Taking photographs of jewelry is probably one of the hardest things we do as online sellers. A lightbox is the easiest answer. This post is by no means a tutorial as we are fairly new to this ourselves. Instead it will be a guide showing what we have learned over the years, and are still learning. I will also cover the materials and cost of the materials we have used, and are using, as our methods have evolved. Before I continue I would like to add that we use the pics we shoot straight off the camera, we do not enhance or alter them with any kind of software.

We have a very small amount of money in the setup we currently use. The lightbox is home made out of foam board, the light is just an old halogen shop light, and the camera is a cheaper Nikon Coolpix L22 point and shoot that is 5-6 years old. Our newest additions to the setup are reflective acrylic and holding wax.

You do Not need an expensive DSLR camera to take pics for your online business. I can take these same photographs using the little Nikon point and shoot, my iPhone, my daughters Samsung Galaxy, or her Nikon D3200 DSLR. I prefer the little point and shoot because it is lightweight, easy to set up, and fastest to work with. We freehand shoot all pics, small tripod is recommended.

Before I go any further here is a cost breakdown for equipment and materials. The camera, light, and tape are things we already had:

  • Camera: Nikon Coolpix L22 Newest model of this camera is less than $60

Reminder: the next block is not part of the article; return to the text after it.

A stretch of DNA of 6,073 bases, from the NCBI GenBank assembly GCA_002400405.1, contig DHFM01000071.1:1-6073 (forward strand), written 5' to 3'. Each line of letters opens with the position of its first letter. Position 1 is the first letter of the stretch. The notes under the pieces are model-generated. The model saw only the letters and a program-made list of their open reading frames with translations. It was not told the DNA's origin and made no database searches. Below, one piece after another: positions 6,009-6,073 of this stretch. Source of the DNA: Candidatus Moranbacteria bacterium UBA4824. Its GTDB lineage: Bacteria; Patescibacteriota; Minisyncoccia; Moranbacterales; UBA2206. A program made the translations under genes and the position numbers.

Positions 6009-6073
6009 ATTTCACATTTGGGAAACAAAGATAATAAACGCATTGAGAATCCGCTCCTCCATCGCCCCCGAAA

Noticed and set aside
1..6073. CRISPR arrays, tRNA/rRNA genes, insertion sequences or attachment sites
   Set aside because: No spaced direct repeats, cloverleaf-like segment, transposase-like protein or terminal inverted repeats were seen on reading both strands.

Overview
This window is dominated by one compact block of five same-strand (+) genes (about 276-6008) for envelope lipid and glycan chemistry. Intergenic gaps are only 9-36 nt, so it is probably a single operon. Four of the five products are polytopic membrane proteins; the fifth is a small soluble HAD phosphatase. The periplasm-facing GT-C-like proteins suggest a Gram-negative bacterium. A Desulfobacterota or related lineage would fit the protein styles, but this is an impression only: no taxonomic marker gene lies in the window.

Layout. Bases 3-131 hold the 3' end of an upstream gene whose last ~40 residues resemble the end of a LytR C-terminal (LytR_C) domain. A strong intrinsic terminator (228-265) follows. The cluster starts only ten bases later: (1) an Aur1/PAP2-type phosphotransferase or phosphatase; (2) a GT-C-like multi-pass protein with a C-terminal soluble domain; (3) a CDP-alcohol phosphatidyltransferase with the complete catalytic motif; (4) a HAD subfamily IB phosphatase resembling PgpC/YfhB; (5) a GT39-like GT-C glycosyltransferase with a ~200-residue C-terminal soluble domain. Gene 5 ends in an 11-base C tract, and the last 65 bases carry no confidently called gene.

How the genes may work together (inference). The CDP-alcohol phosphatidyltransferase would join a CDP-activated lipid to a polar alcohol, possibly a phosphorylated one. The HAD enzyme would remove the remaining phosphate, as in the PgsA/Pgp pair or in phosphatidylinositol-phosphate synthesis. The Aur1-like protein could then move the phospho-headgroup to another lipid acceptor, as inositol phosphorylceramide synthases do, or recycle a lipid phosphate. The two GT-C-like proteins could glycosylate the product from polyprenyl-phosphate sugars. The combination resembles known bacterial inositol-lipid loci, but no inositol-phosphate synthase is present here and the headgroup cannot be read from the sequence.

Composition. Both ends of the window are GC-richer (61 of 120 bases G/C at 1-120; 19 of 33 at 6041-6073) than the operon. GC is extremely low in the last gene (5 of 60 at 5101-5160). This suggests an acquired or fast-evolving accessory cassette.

• Light: 500 watt halogen work light new is only around $12
  • Reflective Acrylic: Black and white 12×12 inch Around $17
  • Large Semi Transparent Acrylic: 24″x38″ came out of old fluorescent ceiling light
  • Holding Wax: 2 bars $10
  • Loupe: Cheap 27mm 15x plastic around $5, magnifying glass will also work fine
  • Metal Ruler: Inches and mm $6
  • Ring Sizer: Plastic $2
  • Foam Board: Office Depot Brand 30″x40″ 5 pcs. $30
  • Tape: Used my clear packing tape

So I guess you’re wondering why such large pieces of foam board? When we first started selling online we not only sold antique and vintage jewelry, we also sold a wide variety of large antique/vintage glass, metal, and porcelain items. So when we originally built the lightbox it had to be big enough to handle these larger objects. It has worked very well for all the objects we have sold, and still is working for us. Also the box had to be large to use the halogen shop light which gets very hot rather quickly.

I am not going to spend a whole lot of time discussing building the lightbox, there are plenty of tutorials out there already. The dimensions after building the box we use are: 30″ tall, 40″ wide, and 30″ deep, a simple rectangle that consists of a bottom, two sides, back, and top, the front was left completely open. Since we used foam board we were able to pull all seams down very tightly on the outside with the packing tape to create an almost seamless effect inside. We found out quick that you can’t set anything with weight to it directly on the foam board as it will sink and dent the board, an example of dented foam board: